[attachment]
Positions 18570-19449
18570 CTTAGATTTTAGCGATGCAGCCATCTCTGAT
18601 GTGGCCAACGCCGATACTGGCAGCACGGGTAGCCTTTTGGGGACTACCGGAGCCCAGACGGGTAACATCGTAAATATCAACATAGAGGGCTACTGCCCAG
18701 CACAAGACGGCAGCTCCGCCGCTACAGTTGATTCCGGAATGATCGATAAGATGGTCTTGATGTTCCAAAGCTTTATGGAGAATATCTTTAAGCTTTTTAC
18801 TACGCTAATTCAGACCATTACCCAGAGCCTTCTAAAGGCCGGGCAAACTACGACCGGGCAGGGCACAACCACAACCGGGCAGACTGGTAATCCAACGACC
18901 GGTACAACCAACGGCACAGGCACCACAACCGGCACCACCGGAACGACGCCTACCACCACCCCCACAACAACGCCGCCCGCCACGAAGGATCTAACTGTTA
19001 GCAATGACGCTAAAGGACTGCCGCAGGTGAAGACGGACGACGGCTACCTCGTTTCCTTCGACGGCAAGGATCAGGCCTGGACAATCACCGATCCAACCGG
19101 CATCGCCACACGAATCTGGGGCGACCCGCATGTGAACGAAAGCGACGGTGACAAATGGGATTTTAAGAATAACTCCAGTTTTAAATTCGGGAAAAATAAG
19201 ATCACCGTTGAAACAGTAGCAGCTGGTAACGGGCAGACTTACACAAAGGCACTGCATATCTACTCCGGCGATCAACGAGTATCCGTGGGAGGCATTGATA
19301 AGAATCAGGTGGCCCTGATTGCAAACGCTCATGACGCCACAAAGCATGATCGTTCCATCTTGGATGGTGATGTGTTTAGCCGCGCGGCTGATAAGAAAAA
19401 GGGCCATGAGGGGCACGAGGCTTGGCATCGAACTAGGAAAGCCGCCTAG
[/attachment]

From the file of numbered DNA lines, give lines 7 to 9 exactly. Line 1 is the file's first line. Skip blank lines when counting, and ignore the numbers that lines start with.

19001 GCAATGACGCTAAAGGACTGCCGCAGGTGAAGACGGACGACGGCTACCTCGTTTCCTTCGACGGCAAGGATCAGGCCTGGACAATCACCGATCCAACCGG
19101 CATCGCCACACGAATCTGGGGCGACCCGCATGTGAACGAAAGCGACGGTGACAAATGGGATTTTAAGAATAACTCCAGTTTTAAATTCGGGAAAAATAAG
19201 ATCACCGTTGAAACAGTAGCAGCTGGTAACGGGCAGACTTACACAAAGGCACTGCATATCTACTCCGGCGATCAACGAGTATCCGTGGGAGGCATTGATA